A Matter of Control

Am I the only one who appreciates the quiet way that the International Sailing Federation president notices a problem, makes a point, and thoughtfully engages his organization in a new initiative? In an ISAF website article last May (www.sailing.org/isafcal/Article_content.asp?ArticleID=2363) that made more than a few headlines, ISAF President Paul Henderson charged that cheating among Olympic-class sailors, particularly Rule 42 (propulsion) violations, was "out of control."

Henderson may be right that we need tougher on-water jury enforcement in Olympic classes, but I wonder how we’re going to know for sure. He hasn’t produced class-by-class surveys; he visited a couple of regattas and talked with a few sailors. Now, I wonder, will he create an open, deliberative process to study the true extent of the problem and consider potential solutions, or will he simply shoot from the hip, bring in tougher judges, and consider the job finished?

The president and I have debated his communications style in the past, and after eight years in office (and two to go), I don’t expect him to change. I give him credit for shaping up ISAF and keeping his finger on the pulse of sailing’s key issues, but his usual leadership approach seems unlikely to be effective in the development of sound improvements to one of his principal targets, Rule 42, which limits the use of kinetic energy in sailing.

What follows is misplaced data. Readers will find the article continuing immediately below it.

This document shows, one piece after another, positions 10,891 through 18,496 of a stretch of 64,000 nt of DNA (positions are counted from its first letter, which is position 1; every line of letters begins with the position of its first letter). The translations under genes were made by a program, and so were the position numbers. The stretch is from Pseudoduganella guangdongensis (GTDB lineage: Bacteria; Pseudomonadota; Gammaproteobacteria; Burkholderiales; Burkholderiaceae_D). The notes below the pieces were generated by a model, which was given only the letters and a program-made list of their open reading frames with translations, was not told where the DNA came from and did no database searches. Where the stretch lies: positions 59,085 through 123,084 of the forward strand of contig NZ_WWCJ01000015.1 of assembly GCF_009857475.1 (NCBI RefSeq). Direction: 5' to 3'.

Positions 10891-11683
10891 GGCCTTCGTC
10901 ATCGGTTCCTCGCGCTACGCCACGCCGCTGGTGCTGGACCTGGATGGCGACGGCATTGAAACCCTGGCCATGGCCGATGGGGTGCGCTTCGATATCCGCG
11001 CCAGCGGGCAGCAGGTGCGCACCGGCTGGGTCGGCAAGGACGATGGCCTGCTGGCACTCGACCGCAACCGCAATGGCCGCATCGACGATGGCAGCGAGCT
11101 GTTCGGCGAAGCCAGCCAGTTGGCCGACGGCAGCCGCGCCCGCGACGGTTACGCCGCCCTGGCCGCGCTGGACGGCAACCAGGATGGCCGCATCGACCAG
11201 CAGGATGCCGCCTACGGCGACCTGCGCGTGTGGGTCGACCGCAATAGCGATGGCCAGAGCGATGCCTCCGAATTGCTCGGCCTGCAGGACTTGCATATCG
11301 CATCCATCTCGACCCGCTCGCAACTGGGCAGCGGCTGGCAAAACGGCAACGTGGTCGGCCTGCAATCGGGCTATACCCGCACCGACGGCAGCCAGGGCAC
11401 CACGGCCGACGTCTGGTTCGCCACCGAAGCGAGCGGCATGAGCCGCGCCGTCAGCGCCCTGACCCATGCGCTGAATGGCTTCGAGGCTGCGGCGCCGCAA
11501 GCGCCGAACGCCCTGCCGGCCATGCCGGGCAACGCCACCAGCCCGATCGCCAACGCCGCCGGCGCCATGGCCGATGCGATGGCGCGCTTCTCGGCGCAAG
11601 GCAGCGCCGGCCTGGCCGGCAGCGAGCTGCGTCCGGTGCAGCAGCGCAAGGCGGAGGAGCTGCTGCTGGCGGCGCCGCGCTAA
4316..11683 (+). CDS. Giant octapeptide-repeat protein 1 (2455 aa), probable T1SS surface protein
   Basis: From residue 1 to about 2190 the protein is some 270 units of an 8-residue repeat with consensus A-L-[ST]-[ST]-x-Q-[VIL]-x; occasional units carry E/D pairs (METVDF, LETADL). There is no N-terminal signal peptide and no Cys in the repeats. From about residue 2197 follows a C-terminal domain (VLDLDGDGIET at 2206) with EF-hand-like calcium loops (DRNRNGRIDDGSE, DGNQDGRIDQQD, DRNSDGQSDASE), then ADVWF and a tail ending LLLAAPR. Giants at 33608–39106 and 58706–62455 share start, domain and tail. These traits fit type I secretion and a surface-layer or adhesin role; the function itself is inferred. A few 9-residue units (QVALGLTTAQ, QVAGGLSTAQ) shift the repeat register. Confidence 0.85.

Henderson has long been an advocate for eliminating kinetic sailing. In 1979, as a vice president of the IYRU (precursor to ISAF), he made a radical proposal to abolish all kinetics, including roll tacking. The only exception he made was to allow pumping the mainsheet to promote planing.

While Henderson’s proposal failed to become law, Rule 42 has been substantially rewritten a couple of times since then, and it’s also been modified by classes over the years to suit their particular boats. For example, the International 470 class has had some success with a yellow-flag rule that allows unlimited kinetics only when the flag is flying (usually above 12 knots of wind). But it’s a work in progress, as it should be, because Rule 42 is often still violated, hard for competitors to enforce, and difficult to judge consistently. For all these reasons, solutions aren’t likely to be simple--or simply a matter of tossing more sailors. And any debate can’t ignore the fact that solutions for the Olympic classes will have an effect right down to the local level.

President Henderson will miss an opportunity if he doesn’t lay out an inclusive, deliberative process for classes in which kinetics make a big difference, ranging from the Olympic to the Optimist. He should put the weight of ISAF into surveying in detail how the rule’s been applied, modified, observed, and policed in each class. And he should ensure the process generates wide input toward solutions, not only through the international classes but also through national bodies like US SAILING so that grassroots-level sailing is considered.

If rules observance is going south as fast as the president says, this isn’t an issue for ISAF’s executives to sort out with their limited, Olympic-oriented perspective. It needs time for serious, creative thinking by sailors everywhere, who through their participation are the owners of the sport. Take it slow, Mr. President, and be sure the sailors get that chance.

To read an interview with Paul Henderson from 1979, as well as his proposal to ban nearly all kinetics, and a counter proposal by then 505 world champion Steve Taylor, see www.sailingworld.com/sw_article.php?articleID=1000